Iker Ortiz de Zarate, who played Spanish doctor's son Javier Fernandez, agrees, although his return might prove more difficult. His character died in the bath on the eve of his wedding, soon after his gay affair with retired nurse character Freddie Martin became known to viewers.
"It would be great to come back, but I'm not sure how they would get Javier back from Heaven," he says. "I would love to have been Freddie's lover on screen for a lot longer, rather than die so suddenly. I used to dream Javier would come back as a ghost.
"Eldorado was a really good show and had a lot of depth," Ortiz de Zarate adds. "Javier became a very interesting role. It was one of the first times a gay relationship had been portrayed on screen like that. It was very original."
To its fans, Eldorado - like Javier and Freddie's doomed romance - never had much of a chance. The BBC wanted a hit soap to compete with ITV's Emmerdale and Coronation Street, and quickly.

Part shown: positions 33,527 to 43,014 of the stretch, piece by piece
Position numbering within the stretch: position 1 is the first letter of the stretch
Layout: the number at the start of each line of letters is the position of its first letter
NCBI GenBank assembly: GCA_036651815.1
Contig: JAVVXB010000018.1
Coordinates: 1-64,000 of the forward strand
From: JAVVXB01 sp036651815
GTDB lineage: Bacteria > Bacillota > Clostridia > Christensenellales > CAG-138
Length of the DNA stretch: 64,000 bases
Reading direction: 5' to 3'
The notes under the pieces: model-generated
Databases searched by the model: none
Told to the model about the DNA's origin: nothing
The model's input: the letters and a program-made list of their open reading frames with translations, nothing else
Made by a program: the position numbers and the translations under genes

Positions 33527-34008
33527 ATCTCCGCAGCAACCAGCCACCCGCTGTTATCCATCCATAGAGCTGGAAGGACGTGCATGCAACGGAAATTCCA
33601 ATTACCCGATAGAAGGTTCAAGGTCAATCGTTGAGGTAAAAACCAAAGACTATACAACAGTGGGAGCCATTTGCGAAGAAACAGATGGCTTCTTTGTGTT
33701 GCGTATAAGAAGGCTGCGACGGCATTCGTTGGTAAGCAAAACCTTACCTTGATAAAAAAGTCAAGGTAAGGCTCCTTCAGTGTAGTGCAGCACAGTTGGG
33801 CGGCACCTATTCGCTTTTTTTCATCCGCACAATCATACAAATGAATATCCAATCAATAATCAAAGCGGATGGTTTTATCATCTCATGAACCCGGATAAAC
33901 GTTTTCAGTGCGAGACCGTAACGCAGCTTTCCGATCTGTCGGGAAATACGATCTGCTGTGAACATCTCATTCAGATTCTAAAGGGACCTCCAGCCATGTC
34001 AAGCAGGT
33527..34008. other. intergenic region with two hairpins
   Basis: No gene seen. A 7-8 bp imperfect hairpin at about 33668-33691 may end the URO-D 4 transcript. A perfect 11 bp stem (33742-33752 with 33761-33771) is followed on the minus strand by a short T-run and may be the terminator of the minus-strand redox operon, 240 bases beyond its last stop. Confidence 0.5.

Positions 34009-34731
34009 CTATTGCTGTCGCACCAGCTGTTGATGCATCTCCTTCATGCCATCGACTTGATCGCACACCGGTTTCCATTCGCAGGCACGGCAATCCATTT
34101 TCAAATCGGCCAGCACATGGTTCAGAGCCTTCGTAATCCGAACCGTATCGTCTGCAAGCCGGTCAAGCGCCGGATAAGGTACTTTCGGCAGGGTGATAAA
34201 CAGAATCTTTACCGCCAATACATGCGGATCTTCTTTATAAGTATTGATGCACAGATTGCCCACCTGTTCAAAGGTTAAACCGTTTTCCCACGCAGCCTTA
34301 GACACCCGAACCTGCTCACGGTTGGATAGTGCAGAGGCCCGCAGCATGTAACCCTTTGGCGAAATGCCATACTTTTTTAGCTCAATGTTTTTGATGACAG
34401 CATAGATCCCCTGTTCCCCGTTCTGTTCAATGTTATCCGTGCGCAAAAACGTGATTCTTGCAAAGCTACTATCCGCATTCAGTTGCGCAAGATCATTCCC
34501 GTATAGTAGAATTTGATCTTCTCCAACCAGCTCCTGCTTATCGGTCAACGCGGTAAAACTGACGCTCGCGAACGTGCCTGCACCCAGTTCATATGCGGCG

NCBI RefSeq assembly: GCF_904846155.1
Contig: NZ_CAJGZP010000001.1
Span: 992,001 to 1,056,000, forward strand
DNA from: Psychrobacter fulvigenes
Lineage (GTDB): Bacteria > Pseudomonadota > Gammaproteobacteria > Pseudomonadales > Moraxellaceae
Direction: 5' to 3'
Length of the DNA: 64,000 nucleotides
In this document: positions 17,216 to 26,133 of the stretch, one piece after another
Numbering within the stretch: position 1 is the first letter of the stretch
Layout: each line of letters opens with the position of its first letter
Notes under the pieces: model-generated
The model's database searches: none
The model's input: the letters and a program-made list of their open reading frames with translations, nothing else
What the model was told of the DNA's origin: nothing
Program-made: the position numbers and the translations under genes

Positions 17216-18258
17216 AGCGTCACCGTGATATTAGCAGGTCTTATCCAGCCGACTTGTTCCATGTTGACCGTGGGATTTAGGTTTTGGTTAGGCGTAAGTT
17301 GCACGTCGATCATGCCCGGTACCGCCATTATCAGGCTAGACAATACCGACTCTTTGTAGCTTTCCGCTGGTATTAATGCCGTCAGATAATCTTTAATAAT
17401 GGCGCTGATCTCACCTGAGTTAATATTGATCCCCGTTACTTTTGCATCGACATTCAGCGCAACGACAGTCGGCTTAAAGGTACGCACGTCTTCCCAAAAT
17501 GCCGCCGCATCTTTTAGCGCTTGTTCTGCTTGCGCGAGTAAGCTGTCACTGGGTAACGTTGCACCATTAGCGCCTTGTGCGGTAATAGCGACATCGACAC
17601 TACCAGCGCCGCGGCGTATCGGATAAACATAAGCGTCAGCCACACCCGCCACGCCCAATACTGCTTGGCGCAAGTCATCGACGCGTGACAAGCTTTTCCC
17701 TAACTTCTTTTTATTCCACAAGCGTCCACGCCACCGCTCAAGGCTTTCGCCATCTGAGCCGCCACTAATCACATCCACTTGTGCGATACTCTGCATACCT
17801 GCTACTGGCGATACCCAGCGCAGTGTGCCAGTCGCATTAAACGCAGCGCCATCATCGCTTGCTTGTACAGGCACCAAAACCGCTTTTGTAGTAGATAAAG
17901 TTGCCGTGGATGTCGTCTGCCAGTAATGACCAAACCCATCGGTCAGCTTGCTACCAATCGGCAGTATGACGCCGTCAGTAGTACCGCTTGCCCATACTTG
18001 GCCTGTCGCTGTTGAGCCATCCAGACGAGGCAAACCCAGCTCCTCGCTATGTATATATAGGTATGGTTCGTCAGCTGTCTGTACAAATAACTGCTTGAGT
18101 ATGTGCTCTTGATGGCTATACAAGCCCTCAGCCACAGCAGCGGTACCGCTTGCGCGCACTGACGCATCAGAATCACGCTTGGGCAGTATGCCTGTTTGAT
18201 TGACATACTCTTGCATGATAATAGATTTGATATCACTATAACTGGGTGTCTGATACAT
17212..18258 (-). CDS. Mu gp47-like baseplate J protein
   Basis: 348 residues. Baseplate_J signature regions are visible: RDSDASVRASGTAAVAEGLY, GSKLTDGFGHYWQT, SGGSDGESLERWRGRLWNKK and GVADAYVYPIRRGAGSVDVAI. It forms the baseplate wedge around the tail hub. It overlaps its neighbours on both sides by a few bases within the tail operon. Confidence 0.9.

Its debut was brought forward by several months, giving the producers and cast little time to prepare.
The £2m purpose-built set in the hills near Malaga was not ready on schedule and, in a bizarre quest for realism, some of the cast were taken on without having acted before.
Prior to transmission, Eldorado was also extended from two to three episodes a week.
The first show, broadcast at 7pm on 2 July 1992, looked unprofessional. The reviews were brutal and ratings soon fell below three million.
However, one viewer, James Robson, who has set up a website to commemorate the series, was mesmerised.
"I've never been a big soap fan," he says. "But Eldorado was completely different to EastEnders and Coronation Street.